Neuropsychological examination among patients suffering from transient global amnesia
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Psychiatr Pol 2010;44(3):361-370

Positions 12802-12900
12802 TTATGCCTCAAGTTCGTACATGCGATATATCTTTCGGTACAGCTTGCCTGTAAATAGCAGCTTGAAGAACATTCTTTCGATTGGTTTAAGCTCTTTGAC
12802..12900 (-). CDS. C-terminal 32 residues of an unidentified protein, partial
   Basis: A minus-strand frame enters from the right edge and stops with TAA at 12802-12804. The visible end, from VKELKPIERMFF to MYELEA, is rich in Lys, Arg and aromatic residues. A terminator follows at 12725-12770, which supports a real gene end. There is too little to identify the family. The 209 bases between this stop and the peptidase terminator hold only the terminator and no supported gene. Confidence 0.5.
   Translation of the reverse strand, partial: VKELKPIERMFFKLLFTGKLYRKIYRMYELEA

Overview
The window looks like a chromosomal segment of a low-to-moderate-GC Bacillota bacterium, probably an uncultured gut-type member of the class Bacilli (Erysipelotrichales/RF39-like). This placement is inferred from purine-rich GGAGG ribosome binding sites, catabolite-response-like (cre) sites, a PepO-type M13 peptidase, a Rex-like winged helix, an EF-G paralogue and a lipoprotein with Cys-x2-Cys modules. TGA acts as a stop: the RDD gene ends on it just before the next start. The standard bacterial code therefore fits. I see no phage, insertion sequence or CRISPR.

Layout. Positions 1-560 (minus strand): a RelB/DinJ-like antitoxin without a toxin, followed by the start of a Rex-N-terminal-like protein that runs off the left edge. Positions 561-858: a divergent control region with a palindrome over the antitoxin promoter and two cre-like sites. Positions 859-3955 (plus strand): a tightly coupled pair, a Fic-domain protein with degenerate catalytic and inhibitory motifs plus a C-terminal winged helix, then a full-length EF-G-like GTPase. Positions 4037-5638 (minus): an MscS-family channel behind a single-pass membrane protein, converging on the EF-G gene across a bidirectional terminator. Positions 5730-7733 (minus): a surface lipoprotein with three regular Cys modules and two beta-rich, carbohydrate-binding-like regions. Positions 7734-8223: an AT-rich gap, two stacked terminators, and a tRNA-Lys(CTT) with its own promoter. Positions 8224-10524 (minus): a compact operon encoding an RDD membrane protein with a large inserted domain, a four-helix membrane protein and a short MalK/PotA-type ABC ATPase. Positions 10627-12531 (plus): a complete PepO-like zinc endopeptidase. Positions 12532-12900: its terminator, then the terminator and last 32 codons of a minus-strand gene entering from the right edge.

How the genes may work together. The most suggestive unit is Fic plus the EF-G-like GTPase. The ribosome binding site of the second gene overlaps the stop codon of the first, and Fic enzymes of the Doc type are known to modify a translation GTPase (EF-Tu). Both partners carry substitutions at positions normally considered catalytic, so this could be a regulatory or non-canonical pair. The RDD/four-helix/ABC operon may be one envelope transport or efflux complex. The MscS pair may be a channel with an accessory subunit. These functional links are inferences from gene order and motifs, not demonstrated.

Transient global amnesia (TGA) is a temporary disease with an unexplained aetiology. The clinical picture of TGA is characterised by retrograde amnesia (spanning from several days to several years), anterograde amnesia (from few to several hours, most often from 4 to 8), significant disorientation with respect to time (about 50% of the patients) and place (above 90% patients), preserved auto-orientation and preserved ability to recognise other people. The onset of transient global amnesia is sudden and unpredictable. Memory impairments in TGA are unspecific and they are not limited to one single sense or to one given type of material. In TGA there is a lack of comorbid neurological symptoms. Among 10-20% patients after one TGA episode there is a possibility of a next one. Among the risk factors of transient global amnesia we can distinguish biological and psychological variables. The aim of the study is to present symptoms and aetiology of TGA and to show several neuropsychological methods which can be used in differential diagnosis.
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